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2017

Abstract

OBJECTIVE:

To identify trajectories of sleep quality up to three years after breast cancer diagnosis and to assess differences in characteristics of patients across distinct trajectories.

METHODS:

A total of 458 breast cancer patients underwent a neurological evaluation before treatment and at one and three years after diagnosis. Clinical data were obtained throughout the follow-up. Anxiety and depression were evaluated at baseline, using the Hospital Anxiety and Depression Scale. In all sessions of follow-up, sleep quality was assessed using the Pittsburgh Sleep Quality Index. Model-based clustering was used to identify groups of patients with homogeneous variation in sleep quality.

RESULTS:

We identified three trajectories of variation in sleep quality, named "low" (LSQ), "medium" (MSQ), and "high sleep quality" (HSQ). Women in the HSQ trajectory presented good sleep quality during the three years. LSQ and MSQ trajectories were characterized by poor sleep quality during the whole period, although during the first year the latter depicted a significant deterioration of sleep quality and the former a significant improvement. Patients included in the LSQ trajectory were more likely to have clinically significant anxiety and depression at baseline. The two trajectories with worse sleep quality were associated with neuropathic pain three years after cancer diagnosis.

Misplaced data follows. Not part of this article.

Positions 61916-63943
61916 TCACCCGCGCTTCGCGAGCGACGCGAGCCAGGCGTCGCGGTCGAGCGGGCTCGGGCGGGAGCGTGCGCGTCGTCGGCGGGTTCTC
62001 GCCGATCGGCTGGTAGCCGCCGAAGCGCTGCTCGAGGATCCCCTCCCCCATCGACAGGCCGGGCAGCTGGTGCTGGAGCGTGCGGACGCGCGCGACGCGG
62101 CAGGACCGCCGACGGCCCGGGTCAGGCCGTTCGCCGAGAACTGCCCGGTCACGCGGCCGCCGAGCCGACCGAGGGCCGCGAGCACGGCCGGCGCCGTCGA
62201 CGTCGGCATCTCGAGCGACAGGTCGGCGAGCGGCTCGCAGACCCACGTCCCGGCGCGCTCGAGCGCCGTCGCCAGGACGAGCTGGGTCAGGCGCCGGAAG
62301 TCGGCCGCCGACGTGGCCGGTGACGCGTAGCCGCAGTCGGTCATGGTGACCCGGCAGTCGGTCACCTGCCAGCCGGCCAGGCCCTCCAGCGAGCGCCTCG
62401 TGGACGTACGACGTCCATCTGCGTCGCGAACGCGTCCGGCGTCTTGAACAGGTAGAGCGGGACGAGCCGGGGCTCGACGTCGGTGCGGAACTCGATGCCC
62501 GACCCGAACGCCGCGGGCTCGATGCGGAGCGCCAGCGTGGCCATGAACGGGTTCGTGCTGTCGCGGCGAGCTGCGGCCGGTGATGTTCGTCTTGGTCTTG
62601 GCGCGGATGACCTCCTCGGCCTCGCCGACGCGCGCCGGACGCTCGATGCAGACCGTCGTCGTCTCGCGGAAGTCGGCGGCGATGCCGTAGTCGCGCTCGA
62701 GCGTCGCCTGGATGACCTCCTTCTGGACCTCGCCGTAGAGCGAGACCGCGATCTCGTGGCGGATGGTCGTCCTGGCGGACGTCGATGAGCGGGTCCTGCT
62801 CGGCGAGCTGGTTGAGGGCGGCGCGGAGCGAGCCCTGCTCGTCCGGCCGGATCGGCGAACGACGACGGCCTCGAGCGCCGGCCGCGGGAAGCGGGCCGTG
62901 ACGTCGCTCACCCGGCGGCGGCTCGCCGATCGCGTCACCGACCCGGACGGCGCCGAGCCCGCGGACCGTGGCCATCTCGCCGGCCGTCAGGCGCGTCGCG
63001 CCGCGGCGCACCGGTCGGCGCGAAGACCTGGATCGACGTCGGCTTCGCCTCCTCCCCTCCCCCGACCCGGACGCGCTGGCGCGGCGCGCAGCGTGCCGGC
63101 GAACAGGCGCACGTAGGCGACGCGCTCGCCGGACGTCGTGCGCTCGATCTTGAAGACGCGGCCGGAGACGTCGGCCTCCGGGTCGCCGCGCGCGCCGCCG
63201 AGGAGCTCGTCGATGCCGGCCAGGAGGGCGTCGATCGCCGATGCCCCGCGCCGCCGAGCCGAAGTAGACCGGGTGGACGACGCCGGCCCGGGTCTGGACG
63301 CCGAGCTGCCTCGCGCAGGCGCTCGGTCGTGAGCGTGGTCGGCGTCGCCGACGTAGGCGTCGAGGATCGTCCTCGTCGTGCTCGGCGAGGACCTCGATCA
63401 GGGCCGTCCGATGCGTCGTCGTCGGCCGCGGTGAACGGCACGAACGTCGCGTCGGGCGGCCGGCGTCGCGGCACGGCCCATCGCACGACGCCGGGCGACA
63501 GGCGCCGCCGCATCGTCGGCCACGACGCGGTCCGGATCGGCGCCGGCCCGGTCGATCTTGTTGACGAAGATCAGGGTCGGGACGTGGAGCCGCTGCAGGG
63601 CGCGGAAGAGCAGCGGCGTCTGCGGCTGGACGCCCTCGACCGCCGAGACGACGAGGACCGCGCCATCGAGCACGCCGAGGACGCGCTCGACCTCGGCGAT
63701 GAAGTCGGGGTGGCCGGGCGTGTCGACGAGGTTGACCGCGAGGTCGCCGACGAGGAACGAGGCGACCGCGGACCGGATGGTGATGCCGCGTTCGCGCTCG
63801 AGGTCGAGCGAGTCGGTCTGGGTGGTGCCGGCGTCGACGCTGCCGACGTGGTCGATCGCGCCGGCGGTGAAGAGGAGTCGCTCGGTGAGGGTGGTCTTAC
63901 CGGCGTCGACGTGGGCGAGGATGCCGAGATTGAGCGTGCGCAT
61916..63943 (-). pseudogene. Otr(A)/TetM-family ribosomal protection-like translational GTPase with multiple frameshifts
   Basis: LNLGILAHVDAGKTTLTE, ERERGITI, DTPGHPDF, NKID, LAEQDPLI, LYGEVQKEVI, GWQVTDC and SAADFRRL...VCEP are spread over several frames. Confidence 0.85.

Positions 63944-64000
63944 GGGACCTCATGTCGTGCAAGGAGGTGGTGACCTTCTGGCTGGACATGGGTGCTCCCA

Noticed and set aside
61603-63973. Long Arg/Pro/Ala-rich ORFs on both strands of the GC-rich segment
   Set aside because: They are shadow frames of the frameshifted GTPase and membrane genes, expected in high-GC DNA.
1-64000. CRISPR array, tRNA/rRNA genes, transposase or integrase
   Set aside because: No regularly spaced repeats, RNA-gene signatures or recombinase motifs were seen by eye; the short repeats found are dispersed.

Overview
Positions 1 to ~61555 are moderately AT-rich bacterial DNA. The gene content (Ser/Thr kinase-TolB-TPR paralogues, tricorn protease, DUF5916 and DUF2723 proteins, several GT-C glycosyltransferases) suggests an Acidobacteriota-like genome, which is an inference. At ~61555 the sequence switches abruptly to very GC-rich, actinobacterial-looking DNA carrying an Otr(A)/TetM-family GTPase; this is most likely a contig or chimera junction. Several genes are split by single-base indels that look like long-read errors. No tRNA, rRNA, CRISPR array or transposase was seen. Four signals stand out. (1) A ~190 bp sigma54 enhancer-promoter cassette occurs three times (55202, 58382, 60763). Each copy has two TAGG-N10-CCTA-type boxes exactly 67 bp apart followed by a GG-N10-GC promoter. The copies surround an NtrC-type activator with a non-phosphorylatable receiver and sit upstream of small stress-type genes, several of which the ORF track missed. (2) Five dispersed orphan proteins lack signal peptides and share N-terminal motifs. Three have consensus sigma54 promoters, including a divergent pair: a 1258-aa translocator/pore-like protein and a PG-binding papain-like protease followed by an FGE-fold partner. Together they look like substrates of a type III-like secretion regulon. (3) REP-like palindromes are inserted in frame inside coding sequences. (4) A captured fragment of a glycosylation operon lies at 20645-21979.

CONCLUSIONS:

This study provides a model for describing the variation in sleep quality during the first three years after breast cancer diagnosis, based on three main trajectories. Further studies are needed understanding the heterogeneity of the individual trajectories within each of these major patterns of variation.


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Trajectories of sleep quality during the first three years after breast cancer diagnosis.
Sleep Med
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